Chapter 3.10.1 - Key approaches to behaviour management
Learning objectives for this chapter
By the end of this chapter we would like you:
- To be able to appreciate different reasons why learner behaviour is important for teachers to be able to moderate through effective teaching
- To be aware of the range and potential severity of poor classroom behaviours which may be exhibited
- To be able to implement appropriate strategies to guard against poor behaviour being initiated, and to deal with incidents effectively as they arise.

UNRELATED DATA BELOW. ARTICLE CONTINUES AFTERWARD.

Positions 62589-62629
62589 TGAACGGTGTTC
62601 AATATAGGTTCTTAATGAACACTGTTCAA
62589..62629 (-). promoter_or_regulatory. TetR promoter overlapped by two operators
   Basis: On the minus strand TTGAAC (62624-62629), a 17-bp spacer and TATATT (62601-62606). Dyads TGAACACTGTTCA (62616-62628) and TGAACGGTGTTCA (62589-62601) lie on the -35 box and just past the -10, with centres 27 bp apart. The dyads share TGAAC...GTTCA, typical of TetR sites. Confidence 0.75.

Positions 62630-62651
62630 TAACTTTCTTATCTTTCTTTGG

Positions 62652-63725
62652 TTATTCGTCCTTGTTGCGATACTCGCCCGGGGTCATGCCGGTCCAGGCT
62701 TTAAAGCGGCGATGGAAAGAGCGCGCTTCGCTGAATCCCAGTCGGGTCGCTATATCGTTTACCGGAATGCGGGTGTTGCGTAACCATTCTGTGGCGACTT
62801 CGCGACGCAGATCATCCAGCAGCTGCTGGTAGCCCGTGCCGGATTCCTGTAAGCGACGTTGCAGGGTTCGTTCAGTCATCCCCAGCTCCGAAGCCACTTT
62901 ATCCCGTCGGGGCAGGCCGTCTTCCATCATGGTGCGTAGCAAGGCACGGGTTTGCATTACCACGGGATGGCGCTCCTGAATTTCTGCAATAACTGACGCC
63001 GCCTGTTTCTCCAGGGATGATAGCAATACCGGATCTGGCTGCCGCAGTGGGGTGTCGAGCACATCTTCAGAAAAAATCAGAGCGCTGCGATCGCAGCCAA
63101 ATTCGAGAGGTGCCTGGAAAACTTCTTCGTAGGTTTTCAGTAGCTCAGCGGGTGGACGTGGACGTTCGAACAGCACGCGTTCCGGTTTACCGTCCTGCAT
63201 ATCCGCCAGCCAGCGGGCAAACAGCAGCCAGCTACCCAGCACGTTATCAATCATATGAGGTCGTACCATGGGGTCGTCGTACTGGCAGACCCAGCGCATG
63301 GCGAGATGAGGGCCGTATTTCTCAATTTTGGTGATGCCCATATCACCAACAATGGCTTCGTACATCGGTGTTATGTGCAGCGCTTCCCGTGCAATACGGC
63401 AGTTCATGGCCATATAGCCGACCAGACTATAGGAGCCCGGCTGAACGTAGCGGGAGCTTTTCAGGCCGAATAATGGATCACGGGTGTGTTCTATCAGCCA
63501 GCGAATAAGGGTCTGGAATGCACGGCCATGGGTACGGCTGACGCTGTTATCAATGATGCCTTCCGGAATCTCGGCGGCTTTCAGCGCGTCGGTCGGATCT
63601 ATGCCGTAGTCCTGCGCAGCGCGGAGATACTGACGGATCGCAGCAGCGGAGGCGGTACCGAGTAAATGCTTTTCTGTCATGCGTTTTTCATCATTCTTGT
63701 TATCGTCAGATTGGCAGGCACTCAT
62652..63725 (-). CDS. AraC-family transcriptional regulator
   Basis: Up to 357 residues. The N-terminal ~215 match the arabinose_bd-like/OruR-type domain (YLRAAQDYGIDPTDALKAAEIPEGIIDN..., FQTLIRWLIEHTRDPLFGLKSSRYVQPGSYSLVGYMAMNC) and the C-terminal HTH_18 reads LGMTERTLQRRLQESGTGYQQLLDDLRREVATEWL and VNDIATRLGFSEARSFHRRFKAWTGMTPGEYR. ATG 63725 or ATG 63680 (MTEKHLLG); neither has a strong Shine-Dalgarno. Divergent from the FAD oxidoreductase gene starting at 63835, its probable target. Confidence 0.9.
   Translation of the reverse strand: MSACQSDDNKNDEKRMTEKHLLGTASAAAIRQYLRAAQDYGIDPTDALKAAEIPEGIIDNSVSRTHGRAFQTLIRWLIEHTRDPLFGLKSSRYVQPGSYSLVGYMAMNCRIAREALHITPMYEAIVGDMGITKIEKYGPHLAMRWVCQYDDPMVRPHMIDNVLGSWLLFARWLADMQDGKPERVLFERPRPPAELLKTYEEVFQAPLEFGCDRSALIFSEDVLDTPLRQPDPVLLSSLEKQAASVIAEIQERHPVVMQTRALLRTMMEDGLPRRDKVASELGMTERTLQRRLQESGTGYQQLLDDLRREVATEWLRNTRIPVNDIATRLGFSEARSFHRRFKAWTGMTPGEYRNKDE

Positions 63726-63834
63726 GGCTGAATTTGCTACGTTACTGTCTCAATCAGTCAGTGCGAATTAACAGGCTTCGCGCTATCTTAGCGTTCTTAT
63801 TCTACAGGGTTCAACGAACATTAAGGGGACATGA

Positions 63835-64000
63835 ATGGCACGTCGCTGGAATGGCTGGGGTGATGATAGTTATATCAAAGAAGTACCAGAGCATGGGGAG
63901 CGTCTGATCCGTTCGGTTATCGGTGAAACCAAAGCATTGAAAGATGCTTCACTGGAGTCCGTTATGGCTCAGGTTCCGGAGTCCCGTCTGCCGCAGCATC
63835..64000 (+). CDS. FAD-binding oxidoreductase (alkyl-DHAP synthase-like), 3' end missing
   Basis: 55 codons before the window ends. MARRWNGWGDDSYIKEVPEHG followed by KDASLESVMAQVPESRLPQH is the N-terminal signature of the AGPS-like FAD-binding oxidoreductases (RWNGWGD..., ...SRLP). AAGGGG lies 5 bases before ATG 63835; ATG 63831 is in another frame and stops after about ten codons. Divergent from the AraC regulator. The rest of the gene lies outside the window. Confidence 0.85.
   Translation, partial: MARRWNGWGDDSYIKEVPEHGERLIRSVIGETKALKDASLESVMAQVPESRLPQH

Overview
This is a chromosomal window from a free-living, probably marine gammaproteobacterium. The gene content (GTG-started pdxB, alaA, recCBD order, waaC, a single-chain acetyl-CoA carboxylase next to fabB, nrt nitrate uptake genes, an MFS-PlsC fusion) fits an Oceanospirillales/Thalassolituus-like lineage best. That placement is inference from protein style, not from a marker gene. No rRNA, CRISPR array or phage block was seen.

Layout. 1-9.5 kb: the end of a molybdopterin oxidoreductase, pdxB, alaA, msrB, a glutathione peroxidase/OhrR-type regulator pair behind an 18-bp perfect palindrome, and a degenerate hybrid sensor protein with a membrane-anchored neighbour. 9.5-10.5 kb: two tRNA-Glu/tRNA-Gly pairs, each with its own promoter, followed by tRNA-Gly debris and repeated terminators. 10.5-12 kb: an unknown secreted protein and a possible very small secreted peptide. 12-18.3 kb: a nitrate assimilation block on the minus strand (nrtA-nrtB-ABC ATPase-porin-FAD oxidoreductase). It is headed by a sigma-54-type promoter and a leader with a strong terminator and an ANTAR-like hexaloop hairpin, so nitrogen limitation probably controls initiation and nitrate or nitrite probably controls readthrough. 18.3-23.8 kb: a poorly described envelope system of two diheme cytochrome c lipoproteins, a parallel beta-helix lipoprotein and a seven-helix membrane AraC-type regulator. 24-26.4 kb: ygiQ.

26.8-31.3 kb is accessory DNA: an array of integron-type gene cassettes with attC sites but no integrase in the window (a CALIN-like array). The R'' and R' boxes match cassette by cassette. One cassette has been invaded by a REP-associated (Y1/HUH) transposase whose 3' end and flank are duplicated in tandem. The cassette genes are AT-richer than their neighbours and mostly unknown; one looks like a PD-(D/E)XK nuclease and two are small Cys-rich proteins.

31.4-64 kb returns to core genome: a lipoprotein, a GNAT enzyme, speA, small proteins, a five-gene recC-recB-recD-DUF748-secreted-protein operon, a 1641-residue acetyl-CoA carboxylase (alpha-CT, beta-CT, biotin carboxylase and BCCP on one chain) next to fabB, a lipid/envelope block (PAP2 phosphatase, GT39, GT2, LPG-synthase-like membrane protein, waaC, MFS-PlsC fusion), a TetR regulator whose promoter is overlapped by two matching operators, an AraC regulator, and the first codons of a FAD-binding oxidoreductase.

- To appreciate the links between theory and practice in learner behavioural management, and the value of drawing inspiration from across pedagogic paradigms
Why is behaviour management important?
Behaviour management is important because it promotes learning. The prime function of the teacher is to educate, and that means the provision of an environment which is conducive to that learning taking place. Key to that, then, is the establishment and the maintenance of classrooms where class behaviour is positive, productive, and enabling, and where distractions to engagement in sessions are removed wherever possible.